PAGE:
IFFR special - February 2006, nr 274
A touch of reality
Andrei Plakhov reports from Moscow: 'the mythic battle between dark and white vampires resembles the absurd political situation of today's Russia'.
Dead man's bluff (Alexei Balabanov).
The philosopher George Lukács said that political films made in socialist countries always appear as parables or allegories. It's true that the largest social problems were portrayed as parables, but sometimes they were hidden in popular comedies as well. They disappeared when the communist system collapsed. Films that were classified as stupid realism, first tackled formally forbidden themes (poverty, violence, prostitution, problems in the army), but soon their interest faded.
Amidst the films of the nineties, Brat (1997) by Alexei Balabanov was remarkable for its seriousness. The hero Danila, who returns from the Chechen war and clashes with corrupt society, was called the Russian Rambo. In the sequel Brat 2 (2000) Danila exploits his cultivated fame and further develops his social revenge. The arena is international now. After having dealt with the criminals in Petersburg and Moscow, he starts dealing with America, the temple of swift action. Intellectuals thought Brat 2 was xenophobic. But filled with pop-music and fashionable characters the film was commercially successful. Sergei Bodrov Jr who played the part of Danila was so immensely popular that an election slogan said: 'Danila our Brother, Putin our President'.
Putin's presidency brought economic stability, also within the film industry, but didn't put an end to social injustice. In 2002 Moving by Filip Jankovski came out, a remarkable remake of Fellini's La dolce vita (1960). Jankovski, together with Michail Brashinski (Black ice, 2003) represents the Moscow Hypermodern Wave. Both young filmmakers focus on the lives of the nouveau riche. Decorated by expensive, fashionable bars and the newest architectonic buildings, Moscow looks like Rotterdam or Berlin.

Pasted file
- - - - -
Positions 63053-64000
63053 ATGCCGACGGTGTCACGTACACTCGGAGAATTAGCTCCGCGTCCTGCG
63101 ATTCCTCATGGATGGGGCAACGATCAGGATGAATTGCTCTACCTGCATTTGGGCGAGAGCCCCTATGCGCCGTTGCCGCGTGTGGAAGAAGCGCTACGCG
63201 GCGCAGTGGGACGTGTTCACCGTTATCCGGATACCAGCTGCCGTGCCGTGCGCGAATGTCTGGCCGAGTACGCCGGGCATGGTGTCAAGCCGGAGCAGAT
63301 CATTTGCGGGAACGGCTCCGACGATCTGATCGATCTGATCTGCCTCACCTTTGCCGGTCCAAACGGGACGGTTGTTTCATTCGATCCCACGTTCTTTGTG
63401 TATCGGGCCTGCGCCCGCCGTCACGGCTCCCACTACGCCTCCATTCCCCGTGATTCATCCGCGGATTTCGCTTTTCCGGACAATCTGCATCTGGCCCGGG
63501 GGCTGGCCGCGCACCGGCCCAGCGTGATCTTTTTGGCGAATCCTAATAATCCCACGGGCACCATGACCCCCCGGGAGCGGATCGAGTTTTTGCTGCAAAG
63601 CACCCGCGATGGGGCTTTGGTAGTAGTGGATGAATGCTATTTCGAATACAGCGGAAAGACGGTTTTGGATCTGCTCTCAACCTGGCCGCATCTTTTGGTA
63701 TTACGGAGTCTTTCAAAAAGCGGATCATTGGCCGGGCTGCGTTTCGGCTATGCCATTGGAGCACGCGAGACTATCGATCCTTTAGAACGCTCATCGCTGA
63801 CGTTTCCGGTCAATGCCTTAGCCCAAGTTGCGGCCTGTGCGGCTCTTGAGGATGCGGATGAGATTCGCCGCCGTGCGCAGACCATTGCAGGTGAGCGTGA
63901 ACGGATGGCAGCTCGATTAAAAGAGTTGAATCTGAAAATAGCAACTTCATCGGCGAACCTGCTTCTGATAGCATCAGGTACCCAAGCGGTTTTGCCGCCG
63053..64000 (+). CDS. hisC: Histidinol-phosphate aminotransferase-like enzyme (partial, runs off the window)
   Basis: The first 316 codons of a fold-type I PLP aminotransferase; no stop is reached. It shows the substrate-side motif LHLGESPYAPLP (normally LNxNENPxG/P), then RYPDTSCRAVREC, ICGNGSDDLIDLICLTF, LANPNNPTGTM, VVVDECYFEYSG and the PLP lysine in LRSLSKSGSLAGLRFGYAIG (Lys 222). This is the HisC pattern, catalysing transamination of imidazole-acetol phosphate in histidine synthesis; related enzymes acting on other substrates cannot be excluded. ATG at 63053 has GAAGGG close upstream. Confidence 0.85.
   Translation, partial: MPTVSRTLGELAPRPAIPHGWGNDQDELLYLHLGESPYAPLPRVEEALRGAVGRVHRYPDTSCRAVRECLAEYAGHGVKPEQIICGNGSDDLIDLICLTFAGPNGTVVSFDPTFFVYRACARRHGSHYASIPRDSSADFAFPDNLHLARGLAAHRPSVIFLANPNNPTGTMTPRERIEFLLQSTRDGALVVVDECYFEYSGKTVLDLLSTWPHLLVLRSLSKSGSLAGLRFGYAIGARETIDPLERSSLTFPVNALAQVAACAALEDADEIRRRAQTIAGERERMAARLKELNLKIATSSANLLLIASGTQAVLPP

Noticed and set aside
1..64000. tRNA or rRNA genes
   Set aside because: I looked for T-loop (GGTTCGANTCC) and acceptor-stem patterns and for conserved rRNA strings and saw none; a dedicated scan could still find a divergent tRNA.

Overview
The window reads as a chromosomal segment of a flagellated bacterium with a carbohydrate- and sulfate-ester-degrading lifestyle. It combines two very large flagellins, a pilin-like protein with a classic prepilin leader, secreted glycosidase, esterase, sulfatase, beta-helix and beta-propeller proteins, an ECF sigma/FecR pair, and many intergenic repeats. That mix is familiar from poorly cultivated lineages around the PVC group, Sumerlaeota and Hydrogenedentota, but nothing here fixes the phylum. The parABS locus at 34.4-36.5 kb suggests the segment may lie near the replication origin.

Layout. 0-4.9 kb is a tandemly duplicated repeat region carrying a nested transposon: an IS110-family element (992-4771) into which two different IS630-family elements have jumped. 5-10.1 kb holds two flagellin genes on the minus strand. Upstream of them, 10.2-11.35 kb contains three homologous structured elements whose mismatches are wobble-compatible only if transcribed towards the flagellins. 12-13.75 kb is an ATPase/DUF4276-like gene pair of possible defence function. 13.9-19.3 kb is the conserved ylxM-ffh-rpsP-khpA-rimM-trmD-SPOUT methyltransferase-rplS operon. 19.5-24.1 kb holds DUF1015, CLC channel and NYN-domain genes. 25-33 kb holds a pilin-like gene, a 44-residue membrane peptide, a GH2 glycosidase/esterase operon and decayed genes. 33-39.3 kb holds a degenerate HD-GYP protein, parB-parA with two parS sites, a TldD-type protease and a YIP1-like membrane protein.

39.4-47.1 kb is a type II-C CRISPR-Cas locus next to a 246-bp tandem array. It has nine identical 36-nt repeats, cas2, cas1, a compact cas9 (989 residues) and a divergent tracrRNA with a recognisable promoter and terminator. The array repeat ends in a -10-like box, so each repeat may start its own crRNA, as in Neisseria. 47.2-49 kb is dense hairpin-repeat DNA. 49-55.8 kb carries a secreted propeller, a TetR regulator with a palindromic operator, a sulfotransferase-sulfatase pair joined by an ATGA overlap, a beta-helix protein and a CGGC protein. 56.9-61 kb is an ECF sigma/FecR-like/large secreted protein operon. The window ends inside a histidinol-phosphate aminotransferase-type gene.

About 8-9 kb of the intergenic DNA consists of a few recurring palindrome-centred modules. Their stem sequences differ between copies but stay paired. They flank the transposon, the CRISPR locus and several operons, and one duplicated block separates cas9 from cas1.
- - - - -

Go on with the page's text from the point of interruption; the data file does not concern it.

The public however wasn't enthusiastic about these films. Neither could the films about the new poor, Granny (2003) by Lidia Bobrova or Old women (2003) by Gennadi Sidorov, move their hearts. After the provincial, feminine melodrama With love, Lilja (Tiger Award winner in Rotterdam 2003), Larisa Sadilova made Nanny wanted (2005) in which the poor and the rich clash. The film wasn't shown to large audiences: the image of the nanny who blackmails the child she takes care of was found too provocative.
It's important to realise that lately the best Russian films, The return (2003) and Koktebel (2003), aren't situated in Moscow or Petersburg. The filmmakers have been moving away from the two poles in Russian cinema. There's crime on one side and new Russian glamour, associated with the lives of the elite in central Moscow, on the other. Right now, the terra incognita of the provinces has the attention of filmmakers. The countryside isn't just used for its colourful and exotic background, but more so as a rich source for conflicts and characters that lead a completely different life. This is a change that has brought a breath of fresh air to Russian cinema. It made filmmakers turn to reality.
That's only one small step. Many problems that cry for attention in today's Russian society (the growth of nationalistic and fascist voices, fear of terror and the regaining totalitarism and political corruption) are kept quiet about. A rare exclusion is Balabanov's Dead man's bluff (2005), a satirical comic book story that is screened in Rotterdam. Even the long-lasting Chechen war is a theme still to be discovered. In fact, the deeper motives and consequences of the war were never analysed. The most popular film of the past year, The 9th company (2005) by Fyodor Bondarchuk, sketches a superficial view on the Afghan-Russian war, without providing the viewer with a moral or historical judgement and without drawing a parallel with the Chechen conflict.
To this date there's no reason to speak about a recurrence of the censor in Russia, but it's not hard to notice the rehabilitation of governmentally directed assignments and economic control. Last year the government tried to ban Ilya Khrzhanovsky's film 4, and only after it was so successful in Rotterdam (by winning a Tiger Award) the ban was destroyed. Recently the government threatened to ban Polumgla (2005) by Artjom Antonov. This film about German war prisoners that were shot to death by orders of the KGB seemed to be provocative. But 4 and Polumgla aren't political; they are put in a political context and accused of lack of patriotism.
Right now, it's possible that apolitical Russian art house films reach the mainstream through different channels. Daywatch (2006) by Timor Bekmambetov (the follow-up to Nightwatch, 2004) is this year's loudest commercial hit. It shows an interesting example of the adaptation of social myth and political intrigue by mass culture. The subject of the film, the mythic battle between dark and white vampires, in which the dark vampires seem to represent the people of the Russian Caucasus, resembles the absurd political situation of today's Russia.
Film critic of the Russian daily newspaper Kommersant, and president of Fipresci, the international organisation of film critics.
(Translation: Mike Naafs, thanks to Julia Tsjichatjeva and Rebecca Breuer)